I now try to avoid telling people how many years I’ve run both my own accounting practice and helping my much larger private sector clients prosper in one of the most competitive industries in our economy so I don’t betray the fact I’m on the fast downhill slide to the big five-oh. That said and in light of true participation in the market economy of this once great nation there are times I read something in a national finance publication and I wonder which ivory tower these people have been smoking crack in. So along those lines through time I’ve blogged here on Slabbed the folks over at the Wall Street Journal have come up a time or two.
Sadly I must report I did say the WSJ Editorial Board were a band of “lit and hallucinating buffoons” but that was only because they were unfavorably comparing a solvent state-run insurer of last resort in Florida Citizens with an insolvent one in Louisiana Citizens. The stupidity was simply stunning folks but these Ivory Tower sellouts are the same bunch that gave us the 2008 market crash and 10+% unemployment with their self-serving no-regulation rhetoric so I frankly should have never expected much from ‘em.
And it is also true that late last year I skewered a couple of the WSJ beat reporters for passing off PR fluff from Allstate as a serious news story but again this group probably also buys into the concept of big business being able to impartially self investigate their own misdeeds but hey don’t take that from me as Sam Antar aka of “Crazy Eddie” infamy and one of the most famous fraudsters of all time discusses that issue in-depth on a sister new media website to Slabbed, the Business Insider. The bottom line is it is against that backdrop that I highlight another incredibly clueless Hurricane Irene/Insurer of Last Resort story by the WSJ dynamic duo of Erik Holm and Leslie Scism where their main source was some cat named “Critics“. A search of our Slabbed files revealed one of the Insurance disInformation Institute’s Bob Hartwig’s aliases was indeed “Critics” so it is easy to identify what industry PR outfit fed Holm and his sidekick this “Hurricane Irene” story which rests on the following undisputed assertions from Mr Critics:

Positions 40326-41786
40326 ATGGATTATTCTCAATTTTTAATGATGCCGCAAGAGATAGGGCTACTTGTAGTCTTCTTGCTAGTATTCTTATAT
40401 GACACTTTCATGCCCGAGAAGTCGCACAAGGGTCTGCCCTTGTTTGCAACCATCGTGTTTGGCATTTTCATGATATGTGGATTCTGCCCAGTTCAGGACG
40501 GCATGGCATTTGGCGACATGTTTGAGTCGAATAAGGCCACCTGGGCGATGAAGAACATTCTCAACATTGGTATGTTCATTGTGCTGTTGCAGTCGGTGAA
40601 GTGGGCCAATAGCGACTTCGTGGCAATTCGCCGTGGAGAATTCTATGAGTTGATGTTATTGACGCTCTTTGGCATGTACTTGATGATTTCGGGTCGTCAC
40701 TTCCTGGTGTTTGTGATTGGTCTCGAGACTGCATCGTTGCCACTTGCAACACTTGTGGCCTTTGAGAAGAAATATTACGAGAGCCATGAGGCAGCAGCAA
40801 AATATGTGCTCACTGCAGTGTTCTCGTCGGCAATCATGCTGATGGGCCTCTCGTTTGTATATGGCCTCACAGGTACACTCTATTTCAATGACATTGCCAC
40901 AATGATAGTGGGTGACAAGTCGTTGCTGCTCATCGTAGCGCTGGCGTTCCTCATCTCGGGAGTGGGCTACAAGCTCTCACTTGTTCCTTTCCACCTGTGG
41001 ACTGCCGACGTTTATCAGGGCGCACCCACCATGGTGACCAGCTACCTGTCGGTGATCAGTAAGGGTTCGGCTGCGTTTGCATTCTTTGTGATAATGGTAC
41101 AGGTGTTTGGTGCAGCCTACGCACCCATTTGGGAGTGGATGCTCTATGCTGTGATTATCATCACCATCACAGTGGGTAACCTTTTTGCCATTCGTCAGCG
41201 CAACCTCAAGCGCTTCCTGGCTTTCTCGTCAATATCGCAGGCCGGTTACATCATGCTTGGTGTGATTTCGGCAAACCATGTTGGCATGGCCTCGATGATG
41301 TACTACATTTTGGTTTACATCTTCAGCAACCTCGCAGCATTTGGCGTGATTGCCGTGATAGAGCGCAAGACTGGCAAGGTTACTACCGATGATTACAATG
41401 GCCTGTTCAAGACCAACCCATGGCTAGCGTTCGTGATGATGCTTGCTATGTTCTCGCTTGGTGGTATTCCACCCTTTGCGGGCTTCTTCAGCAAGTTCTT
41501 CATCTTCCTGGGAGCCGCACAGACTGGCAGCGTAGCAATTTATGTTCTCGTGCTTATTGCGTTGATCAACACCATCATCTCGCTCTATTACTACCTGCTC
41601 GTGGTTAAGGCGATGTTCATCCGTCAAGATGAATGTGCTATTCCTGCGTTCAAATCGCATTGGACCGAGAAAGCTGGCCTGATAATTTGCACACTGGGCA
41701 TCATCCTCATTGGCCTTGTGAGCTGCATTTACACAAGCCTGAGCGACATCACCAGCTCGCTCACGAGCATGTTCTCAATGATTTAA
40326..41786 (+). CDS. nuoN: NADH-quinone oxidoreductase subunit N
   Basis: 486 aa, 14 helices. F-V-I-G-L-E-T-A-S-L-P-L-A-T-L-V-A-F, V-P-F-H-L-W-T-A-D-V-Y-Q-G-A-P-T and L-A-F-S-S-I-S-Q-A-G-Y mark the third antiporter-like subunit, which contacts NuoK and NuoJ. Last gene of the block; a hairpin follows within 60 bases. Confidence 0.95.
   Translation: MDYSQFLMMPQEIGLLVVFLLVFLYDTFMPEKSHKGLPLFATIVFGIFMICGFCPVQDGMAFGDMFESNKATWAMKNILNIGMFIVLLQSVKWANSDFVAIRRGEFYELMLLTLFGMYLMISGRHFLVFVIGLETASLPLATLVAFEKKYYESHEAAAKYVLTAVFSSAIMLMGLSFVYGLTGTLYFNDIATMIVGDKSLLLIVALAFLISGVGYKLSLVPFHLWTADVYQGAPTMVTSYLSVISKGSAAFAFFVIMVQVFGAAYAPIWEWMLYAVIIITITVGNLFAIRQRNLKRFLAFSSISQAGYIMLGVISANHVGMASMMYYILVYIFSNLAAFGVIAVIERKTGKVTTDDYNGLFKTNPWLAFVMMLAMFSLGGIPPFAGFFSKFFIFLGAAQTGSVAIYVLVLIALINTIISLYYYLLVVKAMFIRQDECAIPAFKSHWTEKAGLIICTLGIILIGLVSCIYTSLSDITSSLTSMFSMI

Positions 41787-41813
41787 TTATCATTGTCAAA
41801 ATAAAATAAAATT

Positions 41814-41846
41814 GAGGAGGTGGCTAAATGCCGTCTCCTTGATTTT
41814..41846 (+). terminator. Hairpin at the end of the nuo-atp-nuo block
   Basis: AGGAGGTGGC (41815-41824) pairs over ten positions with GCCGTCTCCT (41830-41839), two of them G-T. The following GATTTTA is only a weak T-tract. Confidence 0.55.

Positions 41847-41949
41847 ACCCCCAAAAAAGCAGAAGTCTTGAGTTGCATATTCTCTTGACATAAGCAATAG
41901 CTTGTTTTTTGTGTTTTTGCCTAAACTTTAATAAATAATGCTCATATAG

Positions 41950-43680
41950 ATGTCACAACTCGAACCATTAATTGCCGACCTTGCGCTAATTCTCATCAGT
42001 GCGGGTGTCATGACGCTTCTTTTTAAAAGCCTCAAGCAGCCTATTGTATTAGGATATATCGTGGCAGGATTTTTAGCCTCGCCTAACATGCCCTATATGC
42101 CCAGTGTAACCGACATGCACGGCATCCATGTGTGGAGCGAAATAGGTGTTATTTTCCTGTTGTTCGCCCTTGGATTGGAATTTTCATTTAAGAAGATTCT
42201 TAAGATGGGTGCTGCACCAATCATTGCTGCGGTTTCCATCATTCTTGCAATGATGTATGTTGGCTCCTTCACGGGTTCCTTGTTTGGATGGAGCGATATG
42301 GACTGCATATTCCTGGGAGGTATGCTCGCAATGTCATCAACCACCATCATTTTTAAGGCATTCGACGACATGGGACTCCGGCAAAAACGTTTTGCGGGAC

- 1. The cushions of the state windpools are at risk from actually having to pay claims.
- 2. Rates are too low thus the states themselves are at risk once the reserves are exhausted.
- 3. Inland taxpayers and ratepayers are somehow subsidizing people to live in beach houses.
What the story doesn’t say is:
- 1. Many state run windpools are restricted from building up reserves and denied access to the same capital markets the private insurers tap.
- 2. The anti trust exemption the insurance industry enjoys prevents risks from perils like Hurricanes from being spread, which is also a basic tenet of insurance solvency theory.
- 3. The state wind pools are the brainchild of the insurance industry itself and designed to be as financially painful on the consumer as possible. To the extent that same bunch bitches about same also tells me there is also another financial angle in play of which they do not speak.
- 4. Paige St John exposed that other angle over at the Herald Tribune with a series of articles that won the Pulitzer Prize. The series detailed how insurers like State Farm are selling expensive reinsurance to the State Wind Pools from offshore tax havens.
- 5. The insurance industry is a oligopoly which means that coupled with the anti trust exemption there are lots of opportunities to price fix.
- 6. It is certainly true in Mississippi and likely true in all the coastal hurricane states that the coastal areas generate a disproportionate share of the state’s economic output thus exposing the inland insurance subsidy argument as BS. Far from a subsidy these setups should be viewed as an investment and a damn good one at that. I think even our own Boss Hogg would agree with that.
Now if the WSJ is content to let insurance industry blow smoke up their asses and pass that off as news all I can say is News Corp will be News Corp folks and them guys are not known as a bastion of journalistic ethics. That said we are very curious souls here at Slabbed and just last night I was wondering what would happen if Hurricane Irene were to bypass the North Carolina coast then taking a left hitting midtown Manhattan and the Insurance disInformation Institute before going up the III’s Bob Hartwig’s rectum. Luckily for me, Nate Silver over the New York Times 538 blog uses rigorous statistical analysis to determine the answer, which did not come as a surprise to this jaded but seasoned observer of the insurance industry: It will take a Cat 5 to dislodge all the bullshit from Hartwig’s bod and the resulting collateral damage could run to the trillions. One beneficial side effect is the dislodging of the many heads from perpetual rectal insertion in Washington DC so the overall impact could turn out a net economic positive over the longer run.
I’d like to thank our own Brian Martin for alerting me to this propaganda piece and I hope he reprints his letter to the editor regarding same in comments.